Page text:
• FIG. 1D shows a transaction 42 according to the methods and systems of the present disclosure, from the perspective of a user's mobile device, for a user that has not performed the checkout process but has instead noticed a product displayed within the store, for example, of outside of a store, e.g., at a kiosk. In FIG. 1D, the user sees a display showing glasses on sale and a QR code, shown in the left image of FIG. 1D (step 43). In this example, the image shown on the left side of FIG. 1D is above a display that contains the actual product, i.e., one or more of the heart-shaped sunglasses that are on sale. The user scans the QR code with his or her mobile device (step 44). This automatically activates the mobile device browser, which goes to a URL encoded within the QR code. This causes the mobile browser to display the webpage shown in the middle image of FIG. 1D. If the user places the order (step 45), e.g., by clicking on the “Place Order” button at the bottom of the webpage shown in the middle image of FIG. 1D, the transaction is performed. In FIG. 1D, the transaction is completed (step 46), and a digital receipt is generated and displayed in the mobile browser (step 47), as seen in the right image of FIG. 1D. The shopper can then take one of the pairs of sunglasses from the display and walk out of the store, e.g., showing the receipt to a store employee that checks receipts of shoppers leaving the store. In this manner, the entire purchase is performed without interaction with a store POS terminal or even a store cashier, and without any specialized or merchant specific mobile app.
  • Transaction Bridge Platform Servers
  • Functionality of a transaction bridge platform server is discussed, according to embodiments. Transaction bridge platform server (cloud app based) functions could also be performed by a social network, an aggregate cloud service, an enterprise cloud server, or a merchant cloud server, or any other server.
  • FIG. 1E is a block diagram illustrating an exemplary system 100 for merchants or service providers to engage shoppers in or near their physical stores using cloud based app(s), without requiring their shoppers to download any specific mobile app, according to an embodiment of the subject matter described herein.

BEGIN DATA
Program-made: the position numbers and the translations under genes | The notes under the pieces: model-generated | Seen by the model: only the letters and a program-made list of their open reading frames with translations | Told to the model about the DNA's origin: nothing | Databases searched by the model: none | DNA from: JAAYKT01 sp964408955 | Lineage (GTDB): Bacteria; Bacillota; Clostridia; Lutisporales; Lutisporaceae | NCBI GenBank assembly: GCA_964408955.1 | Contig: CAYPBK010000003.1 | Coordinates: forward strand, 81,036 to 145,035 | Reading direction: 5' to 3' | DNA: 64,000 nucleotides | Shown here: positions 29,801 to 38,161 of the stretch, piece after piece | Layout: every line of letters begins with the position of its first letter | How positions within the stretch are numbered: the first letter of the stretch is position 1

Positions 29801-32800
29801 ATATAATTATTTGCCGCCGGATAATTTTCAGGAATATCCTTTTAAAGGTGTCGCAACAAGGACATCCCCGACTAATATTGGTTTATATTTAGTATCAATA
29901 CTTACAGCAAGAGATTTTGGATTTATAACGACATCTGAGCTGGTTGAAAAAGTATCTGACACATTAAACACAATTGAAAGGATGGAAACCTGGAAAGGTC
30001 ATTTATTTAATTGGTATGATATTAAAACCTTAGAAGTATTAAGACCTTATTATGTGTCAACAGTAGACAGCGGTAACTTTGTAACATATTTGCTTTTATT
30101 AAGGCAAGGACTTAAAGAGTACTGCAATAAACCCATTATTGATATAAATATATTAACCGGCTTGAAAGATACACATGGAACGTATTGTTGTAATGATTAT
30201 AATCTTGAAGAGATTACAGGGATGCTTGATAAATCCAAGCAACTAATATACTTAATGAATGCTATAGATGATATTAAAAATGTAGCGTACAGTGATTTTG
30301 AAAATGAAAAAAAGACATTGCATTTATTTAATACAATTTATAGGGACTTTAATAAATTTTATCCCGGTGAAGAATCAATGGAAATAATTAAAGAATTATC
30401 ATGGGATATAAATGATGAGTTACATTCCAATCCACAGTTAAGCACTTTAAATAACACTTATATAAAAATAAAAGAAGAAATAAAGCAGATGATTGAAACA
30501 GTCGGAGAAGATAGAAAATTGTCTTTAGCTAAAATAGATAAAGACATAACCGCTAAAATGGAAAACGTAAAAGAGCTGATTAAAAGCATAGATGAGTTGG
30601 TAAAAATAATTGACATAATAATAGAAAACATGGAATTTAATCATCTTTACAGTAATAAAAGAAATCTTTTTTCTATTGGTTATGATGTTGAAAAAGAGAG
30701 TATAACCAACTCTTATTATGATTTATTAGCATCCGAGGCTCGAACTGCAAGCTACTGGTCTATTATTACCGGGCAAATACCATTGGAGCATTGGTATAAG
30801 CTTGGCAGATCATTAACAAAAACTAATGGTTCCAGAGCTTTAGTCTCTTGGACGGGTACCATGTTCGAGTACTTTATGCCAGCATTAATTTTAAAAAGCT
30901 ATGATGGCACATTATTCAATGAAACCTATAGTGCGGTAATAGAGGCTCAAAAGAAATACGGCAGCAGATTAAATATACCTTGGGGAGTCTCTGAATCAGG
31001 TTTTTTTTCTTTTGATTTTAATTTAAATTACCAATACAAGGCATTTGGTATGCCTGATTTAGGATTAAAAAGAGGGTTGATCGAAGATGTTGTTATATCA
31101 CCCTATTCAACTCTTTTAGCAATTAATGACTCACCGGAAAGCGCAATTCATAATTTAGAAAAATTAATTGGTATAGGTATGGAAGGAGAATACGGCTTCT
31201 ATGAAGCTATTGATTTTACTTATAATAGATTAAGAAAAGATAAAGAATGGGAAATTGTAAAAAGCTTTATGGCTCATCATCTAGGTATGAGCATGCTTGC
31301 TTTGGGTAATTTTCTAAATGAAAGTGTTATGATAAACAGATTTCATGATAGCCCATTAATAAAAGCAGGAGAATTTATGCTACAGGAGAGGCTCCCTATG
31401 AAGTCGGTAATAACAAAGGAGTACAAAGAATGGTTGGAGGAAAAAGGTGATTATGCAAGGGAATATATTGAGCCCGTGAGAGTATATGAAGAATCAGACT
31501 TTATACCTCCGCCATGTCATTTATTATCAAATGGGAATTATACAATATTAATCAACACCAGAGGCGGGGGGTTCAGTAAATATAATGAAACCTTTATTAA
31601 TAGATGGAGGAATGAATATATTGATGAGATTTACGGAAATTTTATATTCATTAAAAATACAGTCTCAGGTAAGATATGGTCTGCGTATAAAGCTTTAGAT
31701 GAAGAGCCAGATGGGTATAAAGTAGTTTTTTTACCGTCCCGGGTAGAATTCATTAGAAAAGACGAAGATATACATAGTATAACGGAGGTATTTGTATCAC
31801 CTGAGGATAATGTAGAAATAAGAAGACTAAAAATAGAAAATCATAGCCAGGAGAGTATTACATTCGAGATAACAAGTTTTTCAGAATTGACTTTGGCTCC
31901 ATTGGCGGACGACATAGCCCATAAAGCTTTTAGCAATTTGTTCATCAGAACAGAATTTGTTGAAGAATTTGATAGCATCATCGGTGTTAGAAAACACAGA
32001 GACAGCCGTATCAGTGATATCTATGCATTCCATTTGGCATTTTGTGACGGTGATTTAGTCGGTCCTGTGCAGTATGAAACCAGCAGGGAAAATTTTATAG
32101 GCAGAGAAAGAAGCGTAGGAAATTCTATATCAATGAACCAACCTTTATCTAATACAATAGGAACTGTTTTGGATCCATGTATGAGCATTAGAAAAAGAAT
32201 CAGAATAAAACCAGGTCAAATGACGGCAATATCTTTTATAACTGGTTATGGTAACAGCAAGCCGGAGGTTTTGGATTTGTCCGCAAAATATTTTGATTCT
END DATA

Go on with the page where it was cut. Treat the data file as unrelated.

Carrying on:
• In the embodiment illustrated in FIG. 1E, system 100 includes a transaction bridge mobile backend (MBE) server 102, which stores and maintains private information, including sensitive or confidential information, of a user 104 of a mobile device 106 and that can provide that private information to a variety of entities via secure communication channels 108, which are shown in FIG. 1E as solid lines, so that the user 104 can engage in electronic transactions involving that private information without having to pass private information over insecure channels 110, which are shown in FIG. 1E as dashed lines.
  • In one embodiment, the mobile device 106 can perform one or more of the following functions: optical character recognition (OCR), for identifying items, coupons, or other information; QR code scanning, where the QR code may be decoded on the mobile device 106 or at a remote server set up for that purpose; multi-factor authentication based on information provided by the user 104, including but not limited to passwords, pass codes, biometric data, etc.; connection to the MBE server 102 (also referred to as a transaction bridge mobile backend server or a transaction bridge server); and enhanced, interactive checkout flow management. It is presumed that the mobile device 106 has the capability to browse the internet.
  • In one embodiment, the MBE server 102 may perform one or more of the following functions: interfacing with the mobile device; authentication and user registration; user profile management and security; managing system work flow; host card emulation (HCE)-tokenized transaction management; POS/ecommerce addressing and connectivity management; loyalty/promotions support; payment card behavior management; management of transaction logs/digital receipts; and assisting with merchant coupon processing.
  • MBE server 102 can provide private information via secure channels 108 to a variety of entities. For example, MBE server 102 may provide sensitive and confidential payment information to a POS terminal 112 or ecommerce website/server 114 via secure channels 108 for the purpose of performing a payment ecommerce transaction. System 100 can provide “credentials in the cloud”, which provides sensitive information via secure communication channels 108 and thus avoids transmission of credentials and other sensitive data from mobile device 106 over insecure channels 110. MBE server 102 can also interact securely with a retailer backend (RBE) system 116 to process loyalty discounts, promotions, membership-related benefits, and other functions. In one embodiment, MBE server 102 may be a component within RBE system 116.